Birmingham LGBT lessons row school staff 'distraught'

By Sima Kotecha
Midlands correspondent, BBC News

  • Published
Media caption,

The woman in charge of the trust running Parkfield school defends its LGBT rights teaching

The head of a school trust embroiled in a row over classes about LGBT rights says staff have been left "distraught".

The No Outsiders programme at Parkfield Community School in Birmingham has been paused after protests by parents.

Hazel Pulley, chief executive officer of the trust which runs the school, said some staff had lost weight and were not sleeping.

She added the situation had been the most "challenging" she has seen in 27 years in education.

Media caption,

Parents claimed "hundreds" of pupils were kept out of school for a day

There have been protests outside the school in Alum Rock over No Outsiders, with some parents claiming the lessons were age-inappropriate and incompatible with Islam.

Ms Pulley, of Excelsior Multi-Academy Trust, confirmed its lessons have been temporarily stopped to allow for discussions with parents.

The Leigh Trust has also said it would be halting lessons at four of its schools until reaching an agreement with parents.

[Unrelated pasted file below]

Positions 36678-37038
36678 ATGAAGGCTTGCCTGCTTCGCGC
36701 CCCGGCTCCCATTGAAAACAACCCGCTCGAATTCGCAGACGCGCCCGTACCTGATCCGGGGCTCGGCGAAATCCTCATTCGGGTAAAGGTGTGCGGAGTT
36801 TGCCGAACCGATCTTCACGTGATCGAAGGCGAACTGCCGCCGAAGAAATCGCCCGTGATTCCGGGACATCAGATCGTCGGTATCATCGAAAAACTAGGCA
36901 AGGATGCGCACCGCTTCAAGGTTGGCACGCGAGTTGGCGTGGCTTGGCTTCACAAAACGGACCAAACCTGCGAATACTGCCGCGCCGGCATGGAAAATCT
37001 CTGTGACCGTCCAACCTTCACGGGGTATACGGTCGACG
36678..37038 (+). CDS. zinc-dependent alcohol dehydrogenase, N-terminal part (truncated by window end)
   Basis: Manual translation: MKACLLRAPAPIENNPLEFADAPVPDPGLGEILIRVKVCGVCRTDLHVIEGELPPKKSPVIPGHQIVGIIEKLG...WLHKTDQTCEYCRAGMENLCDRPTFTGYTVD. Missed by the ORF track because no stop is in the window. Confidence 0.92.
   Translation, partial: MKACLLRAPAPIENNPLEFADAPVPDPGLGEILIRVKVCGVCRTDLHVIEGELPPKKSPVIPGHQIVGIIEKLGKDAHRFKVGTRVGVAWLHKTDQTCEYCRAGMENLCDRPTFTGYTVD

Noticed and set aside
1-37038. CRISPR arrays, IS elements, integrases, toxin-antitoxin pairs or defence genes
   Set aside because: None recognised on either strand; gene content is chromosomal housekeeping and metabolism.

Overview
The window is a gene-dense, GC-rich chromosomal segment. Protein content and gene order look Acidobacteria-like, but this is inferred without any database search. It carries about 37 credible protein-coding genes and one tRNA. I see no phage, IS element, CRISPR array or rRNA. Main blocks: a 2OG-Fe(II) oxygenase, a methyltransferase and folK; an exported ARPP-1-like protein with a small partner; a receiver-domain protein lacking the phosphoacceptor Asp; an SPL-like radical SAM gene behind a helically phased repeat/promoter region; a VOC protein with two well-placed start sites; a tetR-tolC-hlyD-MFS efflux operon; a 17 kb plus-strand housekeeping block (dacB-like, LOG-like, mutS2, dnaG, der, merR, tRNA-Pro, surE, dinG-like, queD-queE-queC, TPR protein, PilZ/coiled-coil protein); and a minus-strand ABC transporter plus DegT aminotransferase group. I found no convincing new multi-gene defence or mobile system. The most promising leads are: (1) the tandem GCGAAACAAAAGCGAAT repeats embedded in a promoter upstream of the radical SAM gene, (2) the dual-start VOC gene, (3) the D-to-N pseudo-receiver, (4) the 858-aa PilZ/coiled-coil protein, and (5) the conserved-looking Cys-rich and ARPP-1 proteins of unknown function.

"The impact on staff has been tremendous," Ms Pulley said.

"The reason is because of the breakdown in the relation of trust which we have had for so long."

She said the No Outsiders lessons use a book featuring two mothers and their child, and depicts them doing "normal things".

The idea is to show children how "all families are different".

"We are not teaching children about same sex couples in the sense of sexual relationships, what we do teach our children is that there are different families and that there are families with two mummies, two daddies."

Media caption,

Parents have been calling for No Outsiders to be stopped

Ms Pulley said: "During this period where we said we are putting No Outsiders on stop, we have made sure that in our curriculum and in our assemblies we do not mention the LGBT agenda, because that is the only way we felt parents could come into the room and start talking to us.

"We moved what we thought was the issue to one side but we can only do that for so long or otherwise, quite rightly, we will be seen as being discriminatory to one of the protected characteristics."

She said the programme can sit "harmoniously" with Islam, adding: "In school they need to be educated to the laws of the land and at home they can follow their religion and that is fine; the two sit together."

On BBC Radio 4, its former chief inspector Sir Michael Wilshaw called for the classes to be reinstated, but said it is important parents are consulted.

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